SBTS leaders: Pray for new president

Communications Staff — November 5, 2008

With the sweeping election of Democrat Barack Obama in the presidential election Tuesday night, leaders at The Southern Baptist Theological Seminary agreed that Christians must pray for the new president, support him where conscience allows and remember that God remains sovereign over the affairs of men.

The Illinois senator, who perhaps possesses the most liberal voting record of any presidential candidate in American history, defeated Republican John McCain overwhelmingly, leaving many evangelicals uneasy regarding the future.

On his daily weblog, Southern Seminary President R. Albert Mohler Jr., said evangelicals may face future challenges in light of Obama’s election, but they must in no way deny the legitimacy of his ascension to the highest office in the land.

“We should look for opportunities to work with the new President and his administration where we can,” Mohler writes. “We must hope that he will lead and govern as the bridge-builder he claimed to be in his campaign. We must confront and oppose the Obama administration where conscience demands, but work together where conscience allows.

“Evangelical Christians face another challenge with the election of Sen. Obama, and a failure to rise to this challenge will bring disrepute upon the Gospel, as well as upon ourselves. There must be absolutely no denial of the legitimacy of President-Elect Obama’s election and no failure to accord this new President the respect and honor due to anyone elected to that high office. Failure in this responsibility is disobedience to a clear biblical command.

“Beyond this, we must commit ourselves to pray for this new President, for his wife and family, for his administration, and for the nation. We are commanded to pray for rulers, and this new President faces challenges that are not only daunting but potentially disastrous. May God grant him wisdom. He and his family will face new challenges and the pressures of this office. May God protect them, give them joy in their family life, and hold them close together.”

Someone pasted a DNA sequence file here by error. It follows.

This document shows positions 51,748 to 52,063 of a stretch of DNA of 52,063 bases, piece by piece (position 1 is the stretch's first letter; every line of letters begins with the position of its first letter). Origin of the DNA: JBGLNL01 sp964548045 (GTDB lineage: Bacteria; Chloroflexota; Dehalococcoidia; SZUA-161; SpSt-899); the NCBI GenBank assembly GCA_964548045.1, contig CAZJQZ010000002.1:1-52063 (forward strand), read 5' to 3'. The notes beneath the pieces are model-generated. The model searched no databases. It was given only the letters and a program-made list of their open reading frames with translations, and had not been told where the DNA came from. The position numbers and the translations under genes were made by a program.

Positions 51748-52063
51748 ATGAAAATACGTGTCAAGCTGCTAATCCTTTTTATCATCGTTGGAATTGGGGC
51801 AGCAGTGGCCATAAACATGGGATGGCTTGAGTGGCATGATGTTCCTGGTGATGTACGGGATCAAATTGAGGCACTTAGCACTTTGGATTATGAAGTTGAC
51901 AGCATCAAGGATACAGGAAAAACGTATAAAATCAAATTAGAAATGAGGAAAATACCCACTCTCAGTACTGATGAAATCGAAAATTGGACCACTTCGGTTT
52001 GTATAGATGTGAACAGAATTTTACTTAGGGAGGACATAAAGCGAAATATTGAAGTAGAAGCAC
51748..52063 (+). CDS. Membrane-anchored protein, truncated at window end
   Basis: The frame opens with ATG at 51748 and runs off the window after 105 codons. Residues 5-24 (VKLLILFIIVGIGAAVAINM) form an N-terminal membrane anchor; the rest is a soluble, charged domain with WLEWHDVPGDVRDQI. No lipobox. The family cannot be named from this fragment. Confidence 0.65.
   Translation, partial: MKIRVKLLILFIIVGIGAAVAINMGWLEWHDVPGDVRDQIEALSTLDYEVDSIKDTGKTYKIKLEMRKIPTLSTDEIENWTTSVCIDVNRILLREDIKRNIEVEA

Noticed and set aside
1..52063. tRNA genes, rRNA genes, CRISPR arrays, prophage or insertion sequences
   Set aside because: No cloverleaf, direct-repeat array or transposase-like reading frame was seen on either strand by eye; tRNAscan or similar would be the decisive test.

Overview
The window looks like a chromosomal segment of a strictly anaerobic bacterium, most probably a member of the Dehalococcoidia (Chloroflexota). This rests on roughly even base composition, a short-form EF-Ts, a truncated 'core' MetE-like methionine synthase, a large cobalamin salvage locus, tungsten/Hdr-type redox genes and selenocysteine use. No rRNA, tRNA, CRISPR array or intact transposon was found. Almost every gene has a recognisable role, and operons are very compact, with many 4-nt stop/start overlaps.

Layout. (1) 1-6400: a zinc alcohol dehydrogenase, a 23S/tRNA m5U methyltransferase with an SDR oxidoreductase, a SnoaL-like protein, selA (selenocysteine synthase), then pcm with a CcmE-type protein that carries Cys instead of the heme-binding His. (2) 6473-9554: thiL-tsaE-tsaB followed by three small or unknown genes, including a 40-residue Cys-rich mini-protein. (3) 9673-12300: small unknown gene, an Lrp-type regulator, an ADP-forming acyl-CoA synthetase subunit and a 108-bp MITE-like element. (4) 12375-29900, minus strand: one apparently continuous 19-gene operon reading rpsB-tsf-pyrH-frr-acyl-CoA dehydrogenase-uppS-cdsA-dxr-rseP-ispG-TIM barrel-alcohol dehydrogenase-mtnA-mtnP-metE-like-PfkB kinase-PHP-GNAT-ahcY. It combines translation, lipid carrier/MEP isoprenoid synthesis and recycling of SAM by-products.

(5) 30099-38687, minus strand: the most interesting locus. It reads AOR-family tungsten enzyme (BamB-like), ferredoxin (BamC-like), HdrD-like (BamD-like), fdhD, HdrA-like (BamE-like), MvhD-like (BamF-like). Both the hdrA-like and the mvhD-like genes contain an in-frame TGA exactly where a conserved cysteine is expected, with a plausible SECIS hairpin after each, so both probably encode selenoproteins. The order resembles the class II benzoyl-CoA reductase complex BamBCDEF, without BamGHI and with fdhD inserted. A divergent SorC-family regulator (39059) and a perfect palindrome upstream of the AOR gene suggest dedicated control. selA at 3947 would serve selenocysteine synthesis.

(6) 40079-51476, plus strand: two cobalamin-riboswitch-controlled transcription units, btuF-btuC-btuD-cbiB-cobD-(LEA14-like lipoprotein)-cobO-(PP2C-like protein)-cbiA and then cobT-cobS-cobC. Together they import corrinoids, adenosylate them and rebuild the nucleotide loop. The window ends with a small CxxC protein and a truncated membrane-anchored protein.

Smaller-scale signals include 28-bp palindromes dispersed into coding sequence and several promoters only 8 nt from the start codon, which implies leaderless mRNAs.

Denny Burk, dean of Boyce College, in post-election analysis on his blog, pointed readers to the sovereignty of God, common grace and the supremacy of the kingdom of
Christ.

“I am so grateful to serve a Savior who once looked into the eyes of a calculating Roman politician and said, ‘You would have no authority over Me, unless it had been given you from above,’” Burk writes.

“Jesus knew what has been true all along about the kingdoms of men. They rise and fall according to the ordination of a sovereign God. ‘The Most High is sovereign over the kingdoms of men and gives them to anyone he wishes’ (Daniel 4:25). God works all things after the counsel of His own will (Ephesians 1:11), and He promises to cause all things to work together for good to those who love God and who are called according to His purpose (Romans 8:28). God has presided over today’s result with an inscrutable wisdom, and I am thankful for that.”

Mark Coppenger, distinguished professor of Christian apologetics, said his attitude toward Obama’s presidency will be similar to his attitude toward Bill Clinton’s presidency.

“July 19, 1993, I was doing Army Reserve duty in the Pentagon,” Coppenger said. “There was tension in the building since President Clinton was about to announce his gays-in-the-military policy across the river at Ft. McNair. I was upset that the president was pressing this issue, and I’d even written a paper opposing change for an Air War College course. But I was going to be a good soldier, literally, if it didn’t go my way, for I had sworn ‘to uphold the Constitution of the United States against all enemies foreign and domestic.’”

Coppenger added that he will remain loyal to the President but use his rights as a citizen to uphold Christian moral standards whenever Obama presses immoral policies.

“I’ll have the same attitude toward President Obama, so long as he stays within constitutional boundaries,” he said. “Of course, he can be sure I’ll exercise and defend my constitutional rights to oppose policies I find toxic. That should keep me busy.”

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